By Kim Polacek, APR, CPRC - April 08, 2021
Obesity has long been known as a risk factor for cancer. But does having a body mass index (BMI) of 30 or more shorten a person’s life if they are diagnosed with the disease? According to Italian researchers, the answer may depend on the type of cancer.
A recent article published in JAMA Network Open analyzed data from more than 200 studies including over 6.3 million cancer patients. Specifically, they focused on the relationship between obesity and patients’ risk of dying.
They found that obesity increased the risk of death from any cause by 14%, and there was a 17% higher risk of death from cancer. Factors such as age, race and existing health conditions were considered in their findings.
However, there were slight variations when the results were broken down by cancer type. For example, breast, pancreatic and uterine cancer patients had a higher risk of death if they were obese. But conversely, melanoma, lung and kidney cancer patients who were obese lived longer than those leaner patients. Dr. Smitha Pabbathi, director of the Cancer Survivorship Clinic at Moffitt Cancer Center, says it is still not known if this relationship is cause and effect.
"This is an interesting study that really highlights the complex relationship between cancer and obesity."- Dr. Smitha Pabbathi, Director, Cancer Survivorship Clinic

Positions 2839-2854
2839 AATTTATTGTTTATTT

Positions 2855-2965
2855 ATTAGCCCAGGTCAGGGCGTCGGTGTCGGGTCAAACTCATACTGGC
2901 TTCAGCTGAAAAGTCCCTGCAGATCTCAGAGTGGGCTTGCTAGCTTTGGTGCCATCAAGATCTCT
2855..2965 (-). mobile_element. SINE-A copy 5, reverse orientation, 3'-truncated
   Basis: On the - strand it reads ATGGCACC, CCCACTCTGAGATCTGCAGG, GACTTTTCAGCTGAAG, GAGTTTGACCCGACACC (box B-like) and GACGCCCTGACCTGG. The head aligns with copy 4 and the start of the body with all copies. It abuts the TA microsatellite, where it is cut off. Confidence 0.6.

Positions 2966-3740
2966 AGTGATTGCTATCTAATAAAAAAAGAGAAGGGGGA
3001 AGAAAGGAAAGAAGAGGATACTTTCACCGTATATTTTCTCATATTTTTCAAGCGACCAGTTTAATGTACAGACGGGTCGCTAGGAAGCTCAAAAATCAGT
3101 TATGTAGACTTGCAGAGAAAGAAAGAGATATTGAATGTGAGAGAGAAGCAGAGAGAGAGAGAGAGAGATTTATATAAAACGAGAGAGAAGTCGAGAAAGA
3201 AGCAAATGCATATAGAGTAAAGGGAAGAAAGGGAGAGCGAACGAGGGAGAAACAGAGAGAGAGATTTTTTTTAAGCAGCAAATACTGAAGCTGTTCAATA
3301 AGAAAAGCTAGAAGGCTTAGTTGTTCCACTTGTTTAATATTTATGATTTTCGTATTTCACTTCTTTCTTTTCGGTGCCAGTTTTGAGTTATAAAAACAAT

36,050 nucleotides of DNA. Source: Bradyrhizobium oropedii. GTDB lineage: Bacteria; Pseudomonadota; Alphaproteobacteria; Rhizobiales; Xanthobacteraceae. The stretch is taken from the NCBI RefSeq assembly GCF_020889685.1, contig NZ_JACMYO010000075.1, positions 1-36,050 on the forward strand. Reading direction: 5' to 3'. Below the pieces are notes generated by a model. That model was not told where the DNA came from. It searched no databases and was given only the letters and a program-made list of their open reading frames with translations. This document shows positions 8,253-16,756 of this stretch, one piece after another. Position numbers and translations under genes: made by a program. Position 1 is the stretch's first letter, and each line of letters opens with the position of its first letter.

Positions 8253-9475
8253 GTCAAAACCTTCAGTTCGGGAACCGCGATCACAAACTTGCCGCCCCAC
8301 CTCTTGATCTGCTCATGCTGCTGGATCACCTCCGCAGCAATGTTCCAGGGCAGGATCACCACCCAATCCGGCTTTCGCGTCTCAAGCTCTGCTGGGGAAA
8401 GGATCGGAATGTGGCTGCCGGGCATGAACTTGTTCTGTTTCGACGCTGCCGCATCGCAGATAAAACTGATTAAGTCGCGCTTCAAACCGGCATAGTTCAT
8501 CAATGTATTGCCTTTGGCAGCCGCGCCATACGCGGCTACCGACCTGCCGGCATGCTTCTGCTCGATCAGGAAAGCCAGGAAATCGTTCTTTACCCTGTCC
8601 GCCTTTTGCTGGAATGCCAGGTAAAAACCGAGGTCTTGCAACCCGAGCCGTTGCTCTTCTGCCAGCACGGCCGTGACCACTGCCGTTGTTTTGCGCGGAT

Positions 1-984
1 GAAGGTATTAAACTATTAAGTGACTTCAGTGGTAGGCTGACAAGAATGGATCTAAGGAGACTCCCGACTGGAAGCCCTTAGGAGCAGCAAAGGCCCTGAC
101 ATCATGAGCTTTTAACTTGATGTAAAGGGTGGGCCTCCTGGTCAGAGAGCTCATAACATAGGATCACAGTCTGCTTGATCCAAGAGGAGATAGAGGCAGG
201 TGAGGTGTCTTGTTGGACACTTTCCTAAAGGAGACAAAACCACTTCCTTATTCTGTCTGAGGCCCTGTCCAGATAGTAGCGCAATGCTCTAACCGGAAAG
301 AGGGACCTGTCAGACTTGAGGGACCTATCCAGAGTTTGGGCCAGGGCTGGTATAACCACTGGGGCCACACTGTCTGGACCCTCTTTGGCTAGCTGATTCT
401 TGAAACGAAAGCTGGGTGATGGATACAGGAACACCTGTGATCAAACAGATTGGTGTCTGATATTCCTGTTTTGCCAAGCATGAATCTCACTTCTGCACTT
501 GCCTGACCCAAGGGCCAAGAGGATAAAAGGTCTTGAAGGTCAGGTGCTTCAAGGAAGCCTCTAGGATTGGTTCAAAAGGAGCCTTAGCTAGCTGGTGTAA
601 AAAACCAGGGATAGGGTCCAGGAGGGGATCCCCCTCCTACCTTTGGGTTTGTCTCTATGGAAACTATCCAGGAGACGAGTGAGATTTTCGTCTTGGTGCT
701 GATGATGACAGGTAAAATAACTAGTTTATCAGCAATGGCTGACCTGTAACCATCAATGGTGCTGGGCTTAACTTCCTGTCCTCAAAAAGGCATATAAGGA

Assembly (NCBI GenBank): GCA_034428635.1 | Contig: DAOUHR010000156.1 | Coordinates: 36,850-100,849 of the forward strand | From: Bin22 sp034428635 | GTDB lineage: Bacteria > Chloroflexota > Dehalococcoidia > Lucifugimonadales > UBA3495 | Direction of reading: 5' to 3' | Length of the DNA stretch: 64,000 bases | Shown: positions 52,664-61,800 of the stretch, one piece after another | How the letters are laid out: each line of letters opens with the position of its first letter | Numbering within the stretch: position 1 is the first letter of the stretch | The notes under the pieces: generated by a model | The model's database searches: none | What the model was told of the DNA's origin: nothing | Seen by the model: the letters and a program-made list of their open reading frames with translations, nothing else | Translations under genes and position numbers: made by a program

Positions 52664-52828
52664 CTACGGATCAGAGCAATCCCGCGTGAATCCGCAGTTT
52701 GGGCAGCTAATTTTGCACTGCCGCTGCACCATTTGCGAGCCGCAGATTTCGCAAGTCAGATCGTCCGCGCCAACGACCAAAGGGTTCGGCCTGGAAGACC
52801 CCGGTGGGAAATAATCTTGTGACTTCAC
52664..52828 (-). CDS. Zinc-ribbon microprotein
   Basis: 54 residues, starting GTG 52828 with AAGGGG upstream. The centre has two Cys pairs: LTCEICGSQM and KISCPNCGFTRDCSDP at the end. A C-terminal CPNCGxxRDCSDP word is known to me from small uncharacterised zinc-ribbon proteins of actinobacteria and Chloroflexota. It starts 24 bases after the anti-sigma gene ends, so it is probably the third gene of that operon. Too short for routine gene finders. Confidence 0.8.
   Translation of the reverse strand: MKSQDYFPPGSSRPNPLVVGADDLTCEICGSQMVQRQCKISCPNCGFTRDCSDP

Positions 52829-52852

“This is an interesting study that really highlights the complex relationship between cancer and obesity,” she said. “There is still a great deal we have to learn about this relationship with what are the best approaches and practices to address this along the cancer care continuum.”
Pabbathi added that studies like this one can bring more awareness to this issue. Two-thirds of Americans have excess body weight. The prevalence is increasing, and obesity is positioned to take over tobacco as the leading avoidable cause of cancer.
“Recommendations on physical activity and nutrition are an important part of the counseling we provide to patients in the Survivorship Clinic at Moffitt. Our goal is to empower our patients to utilize the elements they have in their control to do what they can in cancer prevention,” she said.